(d) Long term Capital gains - property held for more than 3 years
(e) NRIs/PIOs can take the advantage of indexing the cost of acquisition and improvement, investing of sale proceeds in special Bonds
(f) On deciding to sell the rental property the NRI can apply to the Income tax authorities for the certificate to be deducted at source
NOTE: The below stated information has been taken from the FAQs section of the Reserve Bank of India, which was last updated on the 6th April 2011. We aim to keep updating this section with relevant information from time to time, however to ensure you have the latest information, you may also visit – rbi.org. In terms of the Foreign Exchange Management Act (FEMA), 1999 a person resident outside India means a person who is not resident in India.
If a person is NRI or PIO, s/he can, without the permission from the Reserve Bank, open, hold and maintain the different types of accounts given below with an Authorised Dealer in India, i.e., a bank authorised to deal in foreign exchange. NRO Savings accounts can also be maintained with the Post Offices in India. However, individuals/ entities of Bangladesh and Pakistan require the prior approval of the Reserve Bank.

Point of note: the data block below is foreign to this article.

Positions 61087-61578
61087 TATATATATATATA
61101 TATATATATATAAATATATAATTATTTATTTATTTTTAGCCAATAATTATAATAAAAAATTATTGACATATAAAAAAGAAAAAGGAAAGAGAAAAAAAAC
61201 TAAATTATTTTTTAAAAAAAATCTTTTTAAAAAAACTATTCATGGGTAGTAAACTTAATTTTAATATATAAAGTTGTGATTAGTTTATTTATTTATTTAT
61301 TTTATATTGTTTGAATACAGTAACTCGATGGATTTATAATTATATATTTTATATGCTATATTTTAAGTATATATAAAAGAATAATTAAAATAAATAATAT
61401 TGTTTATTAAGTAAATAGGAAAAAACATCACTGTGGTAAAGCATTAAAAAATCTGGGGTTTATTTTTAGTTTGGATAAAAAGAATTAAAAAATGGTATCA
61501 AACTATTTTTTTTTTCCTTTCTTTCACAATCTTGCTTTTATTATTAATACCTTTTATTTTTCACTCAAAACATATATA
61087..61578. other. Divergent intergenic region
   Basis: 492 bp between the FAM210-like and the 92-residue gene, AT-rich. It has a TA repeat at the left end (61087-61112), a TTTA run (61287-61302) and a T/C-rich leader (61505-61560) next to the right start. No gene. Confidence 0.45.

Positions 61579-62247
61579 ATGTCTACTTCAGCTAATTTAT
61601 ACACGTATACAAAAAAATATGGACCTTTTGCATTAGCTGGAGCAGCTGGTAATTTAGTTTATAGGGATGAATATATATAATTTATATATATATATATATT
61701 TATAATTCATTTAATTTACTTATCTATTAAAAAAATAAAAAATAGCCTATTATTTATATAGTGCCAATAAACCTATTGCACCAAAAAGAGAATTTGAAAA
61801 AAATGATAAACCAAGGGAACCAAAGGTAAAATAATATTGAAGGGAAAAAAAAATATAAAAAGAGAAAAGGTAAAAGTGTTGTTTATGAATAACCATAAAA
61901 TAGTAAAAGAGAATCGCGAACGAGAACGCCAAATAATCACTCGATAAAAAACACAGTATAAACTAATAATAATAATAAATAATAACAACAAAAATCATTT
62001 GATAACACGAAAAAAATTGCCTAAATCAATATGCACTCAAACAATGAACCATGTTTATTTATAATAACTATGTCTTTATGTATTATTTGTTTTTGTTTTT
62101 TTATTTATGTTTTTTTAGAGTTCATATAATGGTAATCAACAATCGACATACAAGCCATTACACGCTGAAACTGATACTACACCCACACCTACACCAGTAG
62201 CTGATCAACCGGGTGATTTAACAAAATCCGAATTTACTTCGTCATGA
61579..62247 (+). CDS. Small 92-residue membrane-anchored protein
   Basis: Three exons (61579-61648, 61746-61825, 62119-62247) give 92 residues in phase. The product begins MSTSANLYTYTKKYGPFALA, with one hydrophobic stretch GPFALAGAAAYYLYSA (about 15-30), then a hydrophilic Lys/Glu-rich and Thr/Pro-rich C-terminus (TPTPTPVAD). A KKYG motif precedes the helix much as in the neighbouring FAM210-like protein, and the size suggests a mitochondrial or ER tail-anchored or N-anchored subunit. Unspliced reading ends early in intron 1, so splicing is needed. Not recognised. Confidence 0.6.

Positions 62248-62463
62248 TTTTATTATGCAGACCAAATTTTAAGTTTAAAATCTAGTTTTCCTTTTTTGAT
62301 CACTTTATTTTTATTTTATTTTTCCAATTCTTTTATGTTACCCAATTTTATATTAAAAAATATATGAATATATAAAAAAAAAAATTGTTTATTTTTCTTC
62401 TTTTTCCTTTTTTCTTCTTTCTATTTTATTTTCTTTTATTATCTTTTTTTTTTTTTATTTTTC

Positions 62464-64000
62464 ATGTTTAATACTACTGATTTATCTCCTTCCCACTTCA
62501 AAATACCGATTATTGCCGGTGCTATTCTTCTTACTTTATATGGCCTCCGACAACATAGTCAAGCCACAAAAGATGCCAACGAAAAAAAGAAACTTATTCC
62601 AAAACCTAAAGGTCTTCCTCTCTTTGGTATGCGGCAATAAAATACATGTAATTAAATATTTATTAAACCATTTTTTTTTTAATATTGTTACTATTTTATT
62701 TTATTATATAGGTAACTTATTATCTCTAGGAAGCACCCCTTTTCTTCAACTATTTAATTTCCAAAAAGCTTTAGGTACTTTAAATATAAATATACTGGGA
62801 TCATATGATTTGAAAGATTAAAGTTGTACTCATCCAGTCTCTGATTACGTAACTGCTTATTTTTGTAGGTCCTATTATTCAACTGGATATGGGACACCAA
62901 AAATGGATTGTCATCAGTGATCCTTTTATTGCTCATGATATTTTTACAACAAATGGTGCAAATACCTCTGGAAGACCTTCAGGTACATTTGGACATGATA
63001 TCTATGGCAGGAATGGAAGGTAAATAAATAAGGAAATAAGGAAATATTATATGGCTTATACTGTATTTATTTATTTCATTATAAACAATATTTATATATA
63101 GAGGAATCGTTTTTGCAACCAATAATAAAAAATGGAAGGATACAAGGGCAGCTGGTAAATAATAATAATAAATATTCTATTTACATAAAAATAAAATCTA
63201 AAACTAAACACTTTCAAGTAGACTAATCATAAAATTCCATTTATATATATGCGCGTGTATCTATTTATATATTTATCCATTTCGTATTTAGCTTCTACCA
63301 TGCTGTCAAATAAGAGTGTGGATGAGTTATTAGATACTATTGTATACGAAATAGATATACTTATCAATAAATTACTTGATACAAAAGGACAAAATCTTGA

Opening of accounts by individuals/entities of Bangladesh / Pakistan nationality requires prior approval of the Reserve Bank. All such requests may be referred to the Chief General Manager-in-Charge, Foreign Exchange Department, Foreign Investment Division, Reserve Bank of India, Central Office, Mumbai - 400 001.
Yes, an individual resident can borrow sum not exceeding USD 250,000 or its equivalent from his close relatives3 staying outside India, subject to the conditions that:
i) the minimum maturity period of the loan is one year;
ii) the loan is free of interest; and
iii) the amount of loan is received by inward remittance in free foreign exchange through normal banking channels or by debit to the NRE/FCNR account of the NRI.
Note: NRIs are not permitted to invest in small savings or Public Provident Fund (PPF). B. Investment in immovable Property
NRI / PIO4 / Foreign National who is a person resident in India (citizen of Pakistan, Bangladesh, Sri Lanka, Afghanistan, China, Iran, Nepal and Bhutan would require prior approval of the Reserve Bank) may acquire immovable property in India other than agricultural land/ plantation property or a farm house out of repatriable and / or non-repatriable funds.
The payment of purchase price, if any, should be made out of
(i) funds received in India through normal banking channels by way of inward remittance from any place outside India or